What the three lawyers were saying was that O’Dell would have had to file his complaint before the hearing. Otherwise, he was implicitly acknowledging that the hearing was valid and therefore had “waived” his right to complain.
If that isn’t nonsense, it’s pretty close.
O’Dell’s complaint wasn’t an appeal in a trial, and nowhere in the charter does it suggest that his second complaint (against the judge) could overturn his first complaint (against the council). The difference of a charter complaint is obvious for two reasons:
- The charter section concerning complaints (1211) makes very clear that they only apply to things that officials have already done. Indeed, at the trial for O’Dell’s first complaint — this time representing the Town Council in front of the judge, whom he would later represent in front of the council — Donnelly repeatedly wondered whether the complaint was valid, because the council hadn’t fully accomplished the action to which O’Dell objected.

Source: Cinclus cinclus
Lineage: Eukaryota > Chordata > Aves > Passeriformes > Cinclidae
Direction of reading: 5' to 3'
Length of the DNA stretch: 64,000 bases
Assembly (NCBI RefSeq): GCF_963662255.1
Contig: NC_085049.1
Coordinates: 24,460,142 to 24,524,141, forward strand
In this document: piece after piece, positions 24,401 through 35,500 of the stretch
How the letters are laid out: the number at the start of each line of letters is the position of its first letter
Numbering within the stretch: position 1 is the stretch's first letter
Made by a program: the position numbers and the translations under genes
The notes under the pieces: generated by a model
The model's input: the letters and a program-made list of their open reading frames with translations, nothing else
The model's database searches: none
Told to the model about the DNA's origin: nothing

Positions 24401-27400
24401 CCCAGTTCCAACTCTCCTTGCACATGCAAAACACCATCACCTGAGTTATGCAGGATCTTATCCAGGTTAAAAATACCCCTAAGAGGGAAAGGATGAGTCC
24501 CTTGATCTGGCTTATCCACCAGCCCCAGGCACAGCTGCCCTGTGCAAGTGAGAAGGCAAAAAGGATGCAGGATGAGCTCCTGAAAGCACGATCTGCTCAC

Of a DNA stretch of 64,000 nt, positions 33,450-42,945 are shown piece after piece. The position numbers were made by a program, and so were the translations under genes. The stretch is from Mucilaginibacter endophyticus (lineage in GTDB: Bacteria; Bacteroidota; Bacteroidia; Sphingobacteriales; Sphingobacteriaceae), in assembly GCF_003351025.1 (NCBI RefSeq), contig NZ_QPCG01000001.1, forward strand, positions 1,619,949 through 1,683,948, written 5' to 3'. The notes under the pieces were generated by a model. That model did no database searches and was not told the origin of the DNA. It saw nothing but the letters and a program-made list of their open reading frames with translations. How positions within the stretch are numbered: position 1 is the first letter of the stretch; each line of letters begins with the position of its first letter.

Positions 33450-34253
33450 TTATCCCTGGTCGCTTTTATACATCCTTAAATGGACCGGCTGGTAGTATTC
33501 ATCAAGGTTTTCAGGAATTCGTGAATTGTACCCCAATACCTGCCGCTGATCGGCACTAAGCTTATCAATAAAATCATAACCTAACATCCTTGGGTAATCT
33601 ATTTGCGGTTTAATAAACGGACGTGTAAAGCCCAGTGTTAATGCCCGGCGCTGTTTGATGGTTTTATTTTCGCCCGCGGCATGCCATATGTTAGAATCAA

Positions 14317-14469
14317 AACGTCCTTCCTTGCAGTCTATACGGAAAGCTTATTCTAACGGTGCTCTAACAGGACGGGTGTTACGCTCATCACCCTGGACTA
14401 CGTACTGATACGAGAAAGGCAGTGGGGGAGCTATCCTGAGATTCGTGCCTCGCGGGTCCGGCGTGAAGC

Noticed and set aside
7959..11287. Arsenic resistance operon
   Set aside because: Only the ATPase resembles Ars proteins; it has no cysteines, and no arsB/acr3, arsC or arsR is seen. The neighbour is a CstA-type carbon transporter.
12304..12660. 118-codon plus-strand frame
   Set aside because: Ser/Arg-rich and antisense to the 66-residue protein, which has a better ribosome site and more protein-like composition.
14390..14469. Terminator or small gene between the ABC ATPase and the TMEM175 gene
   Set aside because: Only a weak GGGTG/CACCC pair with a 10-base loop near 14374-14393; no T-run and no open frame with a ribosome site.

- The charter does not require somebody to have been involved in a controversy in order to file a complaint about it. Anybody in Tiverton could have filed the same complaint against Donnelly, and it would be absurd to argue that their right to do so had been waived. O’Dell doesn’t have fewer rights than anybody else in town, just because he was involved in the controversy.
What it looks like is that Teitz, Oliverio, and Lambert were mainly interested in convincing O’Dell not to try to appeal the decision to an actual court of law.
The Solicitor Gets to Represent Everybody